Some of these cyber criminals did not complete their education while others are high school graduates or even students. Many address themselves as ‘yahoo boys’ – a known term in Nigeria for cyber criminals, suggesting that they are unashamed of their practices. Those in Accra describe their enterprise as ‘pressing computer’. Osahon Ehisogie (not their real name) explained to me how many young people go the extra mile to employ the services of spiritualists, apparently to control their victims telepathically to yield to their deceitful demands.

The world of cybercrime is sophisticated and transnational, spanning across multiple jurisdictions. It has become a coordinated cartel infrastructure involving actors across the world, though how they work precisely remains a subject of investigation. Although many unsolicited phishing emails in circulation worldwide are known to originate from Nigeria, the volume of cybercrime emanating from the country is small compared to the number of cybercriminals from China, United States and Turkey. A recent report from the Federal Bureau of Investigation (FBI) listed Nigeria as the 16th country worst affected by cybercrime, and the rising number of scammers in the country is somewhat of a new phenomenon.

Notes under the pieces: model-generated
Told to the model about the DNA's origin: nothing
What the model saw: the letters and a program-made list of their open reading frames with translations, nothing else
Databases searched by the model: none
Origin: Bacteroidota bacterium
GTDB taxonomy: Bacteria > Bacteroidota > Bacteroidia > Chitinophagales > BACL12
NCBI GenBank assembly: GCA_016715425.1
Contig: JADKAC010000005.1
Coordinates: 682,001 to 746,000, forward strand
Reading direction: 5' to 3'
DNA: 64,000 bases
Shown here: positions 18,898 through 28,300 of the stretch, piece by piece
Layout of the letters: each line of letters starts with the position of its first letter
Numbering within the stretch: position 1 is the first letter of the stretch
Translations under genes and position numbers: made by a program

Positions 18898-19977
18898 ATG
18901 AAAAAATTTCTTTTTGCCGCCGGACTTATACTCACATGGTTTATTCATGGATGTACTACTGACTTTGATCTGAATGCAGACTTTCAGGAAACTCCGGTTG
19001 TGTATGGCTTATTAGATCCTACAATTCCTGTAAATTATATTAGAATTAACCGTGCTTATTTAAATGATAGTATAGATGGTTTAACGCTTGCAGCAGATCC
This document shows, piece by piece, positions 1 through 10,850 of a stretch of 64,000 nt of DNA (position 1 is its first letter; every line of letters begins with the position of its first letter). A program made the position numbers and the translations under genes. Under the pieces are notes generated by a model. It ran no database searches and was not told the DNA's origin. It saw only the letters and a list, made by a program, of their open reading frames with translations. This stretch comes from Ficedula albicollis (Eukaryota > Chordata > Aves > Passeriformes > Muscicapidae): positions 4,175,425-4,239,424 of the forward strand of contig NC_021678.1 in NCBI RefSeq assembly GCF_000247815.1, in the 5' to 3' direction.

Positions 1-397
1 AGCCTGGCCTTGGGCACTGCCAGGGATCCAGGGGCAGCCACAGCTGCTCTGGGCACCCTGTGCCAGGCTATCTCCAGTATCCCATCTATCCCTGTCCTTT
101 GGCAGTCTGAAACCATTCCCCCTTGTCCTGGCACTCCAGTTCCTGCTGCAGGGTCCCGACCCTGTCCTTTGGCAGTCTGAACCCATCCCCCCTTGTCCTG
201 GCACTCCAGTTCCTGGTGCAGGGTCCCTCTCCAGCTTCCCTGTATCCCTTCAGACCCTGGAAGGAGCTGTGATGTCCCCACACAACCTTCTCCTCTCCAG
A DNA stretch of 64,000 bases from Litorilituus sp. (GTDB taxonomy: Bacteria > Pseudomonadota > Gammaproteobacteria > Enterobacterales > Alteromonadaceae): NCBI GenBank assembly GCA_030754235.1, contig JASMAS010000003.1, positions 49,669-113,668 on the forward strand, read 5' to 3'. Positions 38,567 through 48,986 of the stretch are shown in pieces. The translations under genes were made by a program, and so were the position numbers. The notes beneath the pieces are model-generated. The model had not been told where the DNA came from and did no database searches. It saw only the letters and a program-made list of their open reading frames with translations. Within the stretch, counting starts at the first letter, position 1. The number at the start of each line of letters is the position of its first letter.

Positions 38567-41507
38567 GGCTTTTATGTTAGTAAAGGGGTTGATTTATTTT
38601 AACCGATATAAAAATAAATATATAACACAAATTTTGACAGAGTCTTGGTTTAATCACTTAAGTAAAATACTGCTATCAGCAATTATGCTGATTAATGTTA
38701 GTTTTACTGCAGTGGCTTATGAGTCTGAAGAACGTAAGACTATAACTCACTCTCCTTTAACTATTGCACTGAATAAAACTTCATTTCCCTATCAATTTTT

The reason for this increase in Nigeria is often said to be a consequence of an erosion of societal values, arising from a growing negative influence of politicians who rise to wealth suddenly through appropriating state resources for private purposes. That one does not need any special qualification to engage in politics means that someone can get rich overnight if he assumes public office. This get-rich- quick syndrome is a huge influence as young people try to make it at all costs, including through crime. But there are other drivers, too; poverty, unemployment and inequality rates are on the rise. Cybercrime appears attractive to many partly because the probability of getting arrested is low, and many of these criminals have the physical and technical resources.

A worldwide phenomenon eating deep into the global economy